You worry about your dream client taking your big idea and executing it themselves—or worse, giving the idea to your competition. As unfortunate as this is, it is a necessary risk and part of being consultative. One way to make this point is to recognize how absurd it would be to try withholding your insights and ideas.
Client: “Do you have any ideas about what wevmight do to improve?”
You: “Yes, I do.”
Client: “What should we be considering? What should we do?”
You: “I know the answer.”
Client: “What is it?”
You: “I can’t tell you.”
Client: “You can’t tell me?”
You: “No. I can’t.
Client: “What? Why not?”
You: “You are just going to have to trust me and sign the contract.”
Client: “Sign a contract to do what?”
You: “Help you get the result you need.”
Client: “But, shouldn’t I be able to understand how you are going to help before I decide? What if it isn’t something we can do?”
You: “I’ll tell you what the solution looks like after you sign the contract, then you will know how we produce those results.”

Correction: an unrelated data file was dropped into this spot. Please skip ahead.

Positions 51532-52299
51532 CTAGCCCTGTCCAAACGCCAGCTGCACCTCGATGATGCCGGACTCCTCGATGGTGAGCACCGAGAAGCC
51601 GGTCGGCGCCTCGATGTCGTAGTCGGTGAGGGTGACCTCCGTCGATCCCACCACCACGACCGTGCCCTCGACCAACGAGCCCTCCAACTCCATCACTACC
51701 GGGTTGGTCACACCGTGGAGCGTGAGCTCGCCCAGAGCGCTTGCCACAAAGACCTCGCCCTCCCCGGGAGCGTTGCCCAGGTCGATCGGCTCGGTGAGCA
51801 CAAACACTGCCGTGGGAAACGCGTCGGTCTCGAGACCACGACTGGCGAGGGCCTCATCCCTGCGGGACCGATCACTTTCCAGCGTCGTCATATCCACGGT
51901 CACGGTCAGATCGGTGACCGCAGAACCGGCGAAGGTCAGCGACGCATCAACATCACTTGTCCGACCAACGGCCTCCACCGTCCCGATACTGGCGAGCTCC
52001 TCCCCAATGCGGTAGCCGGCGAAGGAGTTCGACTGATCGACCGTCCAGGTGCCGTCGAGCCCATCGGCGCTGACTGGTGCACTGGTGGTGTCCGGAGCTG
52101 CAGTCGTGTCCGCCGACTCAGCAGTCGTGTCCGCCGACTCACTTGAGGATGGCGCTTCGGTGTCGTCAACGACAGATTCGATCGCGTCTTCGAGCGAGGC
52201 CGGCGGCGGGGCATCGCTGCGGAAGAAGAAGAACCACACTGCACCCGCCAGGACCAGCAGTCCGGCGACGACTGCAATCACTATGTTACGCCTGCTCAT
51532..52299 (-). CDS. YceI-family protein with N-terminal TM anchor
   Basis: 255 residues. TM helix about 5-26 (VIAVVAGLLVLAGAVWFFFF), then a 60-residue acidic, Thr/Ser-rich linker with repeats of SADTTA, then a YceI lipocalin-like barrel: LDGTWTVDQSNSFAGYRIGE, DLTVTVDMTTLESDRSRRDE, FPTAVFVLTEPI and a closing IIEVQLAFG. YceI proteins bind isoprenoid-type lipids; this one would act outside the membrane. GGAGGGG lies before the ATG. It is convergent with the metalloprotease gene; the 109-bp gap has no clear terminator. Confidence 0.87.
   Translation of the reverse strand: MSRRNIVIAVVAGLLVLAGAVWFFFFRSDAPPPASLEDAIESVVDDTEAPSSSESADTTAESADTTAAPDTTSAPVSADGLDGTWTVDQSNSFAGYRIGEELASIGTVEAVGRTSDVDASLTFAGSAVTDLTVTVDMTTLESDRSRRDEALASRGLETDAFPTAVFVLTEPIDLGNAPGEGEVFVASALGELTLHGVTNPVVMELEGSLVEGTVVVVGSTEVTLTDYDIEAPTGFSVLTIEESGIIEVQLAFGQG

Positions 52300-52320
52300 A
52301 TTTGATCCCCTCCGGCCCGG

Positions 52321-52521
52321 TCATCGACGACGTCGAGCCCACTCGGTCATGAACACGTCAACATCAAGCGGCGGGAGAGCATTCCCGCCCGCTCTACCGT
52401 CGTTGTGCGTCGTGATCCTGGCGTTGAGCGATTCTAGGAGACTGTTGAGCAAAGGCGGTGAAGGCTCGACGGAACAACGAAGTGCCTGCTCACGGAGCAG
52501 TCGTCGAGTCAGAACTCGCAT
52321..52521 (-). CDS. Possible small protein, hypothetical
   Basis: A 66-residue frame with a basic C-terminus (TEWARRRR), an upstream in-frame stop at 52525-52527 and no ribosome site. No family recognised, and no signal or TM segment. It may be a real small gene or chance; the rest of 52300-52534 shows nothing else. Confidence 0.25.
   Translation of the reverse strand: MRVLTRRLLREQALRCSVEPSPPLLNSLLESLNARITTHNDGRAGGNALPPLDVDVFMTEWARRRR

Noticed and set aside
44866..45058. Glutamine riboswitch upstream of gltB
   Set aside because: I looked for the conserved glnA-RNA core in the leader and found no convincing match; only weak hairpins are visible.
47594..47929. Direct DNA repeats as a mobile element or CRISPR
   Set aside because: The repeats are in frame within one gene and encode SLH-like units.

Client: “What, is it a secret?”
You: “Yes. No one knows how we get these results. We hold this secret sacred. We can never allow our competitors to discover it.”
Client: “Thank you so much for your time, Johnny Illuminati.”
Being a Consultative Seller
You cannot be consultative without sharing your ideas and insights.
Mostly, what you do isn’t so different that your competitors couldn’t do the same thing if they wanted to. The reason they don’t is that they don’t want to, or they are executing a different strategy or business model. Nothing stays a secret forever, and in many industries, people find very similar ways to get to the same result—or something close. Over time, things tend towards commoditization.
If you are ahead of your competition in some area, giving them the idea doesn’t mean they could execute if they tried, which is why real differentiation tends to last awhile. People and companies don’t change easily or quickly.
When a prospective client runs off with your idea or passes it off to your competitor, they often continue to have the same problems, including a lack of new and relevant ideas and a partner who can’t fill that gap.
When this happens, you need to address it. You cannot avoid difficult conversations.
You: “I would love to keep sharing ideas with you, but to do that, you’re going to have to commit to letting us help you execute them. While we would love to serve you, we aren’t interested in helping teach our competitors how to think about the problems we solve. Is that fair?”
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